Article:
Some people refer to a gas with an ethanol level of 10% as E10 and often wonder if it is safe to use E10 in their snowblowers. Using E10 gasoline is a sufficient fuel used in most Craftsman snowblowers.
Keep these things in mind about ethanol and how it can affect your snowblower:
- Avoid gas that is sold as E85. This gas has an ethanol content of 85%. This will cause damage to most small engines used in Craftsman snowblowers.
- Ethanol based gas attracts moisture from the air causing the gas to separate from the ethanol. The gas sinks to the bottom of the fuel tank.
- The ethanol that separates from the gas in the fuel tank will feed through the engine causing ignition problems in your Craftsman snowblowers.
- Ethanol is corrosive and can burn very hot. This heat can cause your small engine to heat up causing irreversible damage.
If you absolutely cannot find gas that is ethanol-free or below 10% ethanol, you will need to add an extra fuel treatment. These treatments are easy to find and can help stop fuel from separating. I prefer a product call Sea Foam Motor Treatment found on Amazon.
Buy High Quality Fuel for Your Craftsman Snowblower
Purchase the higher-quality fuel, if you can afford to, with a lower ethanol content. It will be pricier than the 87-grade gas with 10% ethanol content. Because your snowblower’s gas tank is small, it should cost too much more to fill up the tank.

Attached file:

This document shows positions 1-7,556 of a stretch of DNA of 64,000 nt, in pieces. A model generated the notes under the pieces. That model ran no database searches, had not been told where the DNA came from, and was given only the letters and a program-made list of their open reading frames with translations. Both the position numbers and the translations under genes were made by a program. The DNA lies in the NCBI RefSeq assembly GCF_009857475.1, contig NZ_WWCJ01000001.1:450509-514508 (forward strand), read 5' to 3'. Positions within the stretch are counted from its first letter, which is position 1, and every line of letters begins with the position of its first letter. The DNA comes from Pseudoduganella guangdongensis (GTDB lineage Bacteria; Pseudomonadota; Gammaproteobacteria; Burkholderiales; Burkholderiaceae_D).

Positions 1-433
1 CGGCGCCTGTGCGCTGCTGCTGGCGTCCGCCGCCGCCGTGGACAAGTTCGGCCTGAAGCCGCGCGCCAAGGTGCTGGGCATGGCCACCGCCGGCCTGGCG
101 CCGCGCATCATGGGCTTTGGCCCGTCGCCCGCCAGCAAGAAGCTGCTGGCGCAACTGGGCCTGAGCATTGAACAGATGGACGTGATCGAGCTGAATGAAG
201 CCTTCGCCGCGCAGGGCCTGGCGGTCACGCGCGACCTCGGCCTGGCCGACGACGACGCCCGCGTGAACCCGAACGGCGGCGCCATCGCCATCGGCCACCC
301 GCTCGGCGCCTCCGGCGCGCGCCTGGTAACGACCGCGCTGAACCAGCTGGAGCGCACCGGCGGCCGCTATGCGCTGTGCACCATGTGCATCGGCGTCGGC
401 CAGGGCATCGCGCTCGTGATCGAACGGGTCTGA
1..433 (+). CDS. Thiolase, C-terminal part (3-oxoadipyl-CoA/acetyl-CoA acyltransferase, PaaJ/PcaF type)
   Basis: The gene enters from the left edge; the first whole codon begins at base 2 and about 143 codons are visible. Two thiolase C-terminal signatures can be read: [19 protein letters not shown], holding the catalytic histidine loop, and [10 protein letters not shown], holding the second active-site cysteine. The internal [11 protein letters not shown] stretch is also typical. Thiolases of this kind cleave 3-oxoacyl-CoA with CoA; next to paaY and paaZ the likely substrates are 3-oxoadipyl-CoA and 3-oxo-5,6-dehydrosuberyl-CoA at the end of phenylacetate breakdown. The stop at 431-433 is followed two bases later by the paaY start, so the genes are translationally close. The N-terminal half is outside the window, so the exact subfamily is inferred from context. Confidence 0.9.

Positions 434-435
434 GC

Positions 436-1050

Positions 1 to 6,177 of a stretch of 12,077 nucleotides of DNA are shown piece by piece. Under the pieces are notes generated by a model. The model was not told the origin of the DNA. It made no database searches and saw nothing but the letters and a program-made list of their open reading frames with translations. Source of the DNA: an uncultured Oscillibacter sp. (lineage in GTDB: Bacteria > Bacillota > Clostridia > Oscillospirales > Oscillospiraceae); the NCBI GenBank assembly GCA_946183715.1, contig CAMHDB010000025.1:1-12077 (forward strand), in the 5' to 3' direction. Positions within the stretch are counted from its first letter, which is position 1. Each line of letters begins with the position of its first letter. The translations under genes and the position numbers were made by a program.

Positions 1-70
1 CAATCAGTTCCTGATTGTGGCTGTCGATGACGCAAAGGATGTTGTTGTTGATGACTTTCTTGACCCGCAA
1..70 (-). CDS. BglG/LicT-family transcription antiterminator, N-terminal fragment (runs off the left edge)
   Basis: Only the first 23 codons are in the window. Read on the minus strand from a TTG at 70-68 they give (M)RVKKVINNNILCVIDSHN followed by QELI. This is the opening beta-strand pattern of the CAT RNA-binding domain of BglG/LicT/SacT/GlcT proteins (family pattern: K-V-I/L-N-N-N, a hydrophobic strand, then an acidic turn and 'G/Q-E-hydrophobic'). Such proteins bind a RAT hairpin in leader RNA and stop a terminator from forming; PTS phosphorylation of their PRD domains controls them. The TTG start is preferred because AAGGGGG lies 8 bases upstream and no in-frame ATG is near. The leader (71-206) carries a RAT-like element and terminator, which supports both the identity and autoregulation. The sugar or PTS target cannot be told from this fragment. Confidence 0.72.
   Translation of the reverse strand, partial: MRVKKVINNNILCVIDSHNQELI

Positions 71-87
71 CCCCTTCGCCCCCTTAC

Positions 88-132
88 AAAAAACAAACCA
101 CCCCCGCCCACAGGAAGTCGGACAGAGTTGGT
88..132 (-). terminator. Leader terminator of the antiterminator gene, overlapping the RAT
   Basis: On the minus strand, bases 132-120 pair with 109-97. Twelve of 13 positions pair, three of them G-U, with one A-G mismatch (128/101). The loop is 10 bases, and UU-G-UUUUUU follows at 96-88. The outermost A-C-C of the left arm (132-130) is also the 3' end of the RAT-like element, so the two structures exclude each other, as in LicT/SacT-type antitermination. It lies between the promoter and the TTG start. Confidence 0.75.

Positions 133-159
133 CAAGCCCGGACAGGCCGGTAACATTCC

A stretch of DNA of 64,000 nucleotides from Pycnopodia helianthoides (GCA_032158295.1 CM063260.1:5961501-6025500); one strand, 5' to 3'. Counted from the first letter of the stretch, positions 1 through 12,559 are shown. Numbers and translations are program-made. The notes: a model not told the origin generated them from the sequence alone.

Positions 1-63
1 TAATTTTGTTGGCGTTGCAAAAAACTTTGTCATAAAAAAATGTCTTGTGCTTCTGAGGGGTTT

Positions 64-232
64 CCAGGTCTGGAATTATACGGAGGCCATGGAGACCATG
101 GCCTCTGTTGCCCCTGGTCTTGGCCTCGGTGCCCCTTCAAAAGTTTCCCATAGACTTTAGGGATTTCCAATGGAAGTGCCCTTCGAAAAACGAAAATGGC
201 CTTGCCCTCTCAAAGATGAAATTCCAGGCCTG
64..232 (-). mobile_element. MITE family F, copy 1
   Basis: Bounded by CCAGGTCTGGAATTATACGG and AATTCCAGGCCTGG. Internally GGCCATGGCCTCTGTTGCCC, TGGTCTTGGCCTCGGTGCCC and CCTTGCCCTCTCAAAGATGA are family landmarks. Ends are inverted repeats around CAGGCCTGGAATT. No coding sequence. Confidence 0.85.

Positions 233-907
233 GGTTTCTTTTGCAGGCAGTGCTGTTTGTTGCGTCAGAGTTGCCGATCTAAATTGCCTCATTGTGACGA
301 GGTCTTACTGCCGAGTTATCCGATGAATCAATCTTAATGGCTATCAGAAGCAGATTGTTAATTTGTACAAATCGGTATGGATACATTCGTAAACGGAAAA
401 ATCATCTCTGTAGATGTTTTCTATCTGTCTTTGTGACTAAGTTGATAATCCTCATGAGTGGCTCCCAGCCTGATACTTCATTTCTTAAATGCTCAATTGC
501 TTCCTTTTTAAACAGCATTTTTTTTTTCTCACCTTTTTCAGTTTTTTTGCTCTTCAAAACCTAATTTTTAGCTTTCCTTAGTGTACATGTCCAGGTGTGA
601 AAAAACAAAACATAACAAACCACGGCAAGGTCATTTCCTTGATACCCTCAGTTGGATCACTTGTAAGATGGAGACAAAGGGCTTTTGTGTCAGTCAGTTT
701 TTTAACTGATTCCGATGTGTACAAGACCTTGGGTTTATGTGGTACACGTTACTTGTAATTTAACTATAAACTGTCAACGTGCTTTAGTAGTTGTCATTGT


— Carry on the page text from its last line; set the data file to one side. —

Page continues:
You may worry about wasting higher-priced, higher-quality gas, but you can make sure you don’t waste this fuel by adding a fuel stabilizer to keep gas fresh. Using a product like Sea Foam will not only stabilize fuel up to two years, but also reduce moisture buildup in your fuel system.
Follow these instructions to storing unused gas:
- Use a plastic gas can that is designed for unleaded gas. Make sure that you are using a quality gas can; some plastic containers are not made to store gas and will break down.
- Add a fuel stabilizer to the can along with the extra gas that you are not using right away. This will help keep any gas that you may have leftover as fresh as possible.
- Try to avoid buying more than a 30-day supply of gas. The quicker you use the gas, the better. However, it can be hard to know exactly how much you have in your tank and how much you will need with each mowing.
- Before adding new gas, always empty out the gas can you are currently using. Use any gas that has been stored first. This will ensure you are not letting gas sit for months at a time and adding fresh gas to old gas.
- At the end of the season, if you have any gas remaining in your gas can, discard of this appropriately. This can often be added to your car or other machines if needed. You never want a gas to sit in a gas can for months after the season is over.
We explain more about fuel stabilizers with “Best Fuel Stabilizer for Your Snowblower“.
Why Your Snowblower is Leaking
It’s frustrating to go to your garage or storage shed to find it smelling of gas. There are many different reasons your snowblower may be leaking including a bad gas cap, carburetor problems, cracked fuel lines and more.
Check out our article, “Reasons Why Your Snowblower is Leaking Gas” for more details.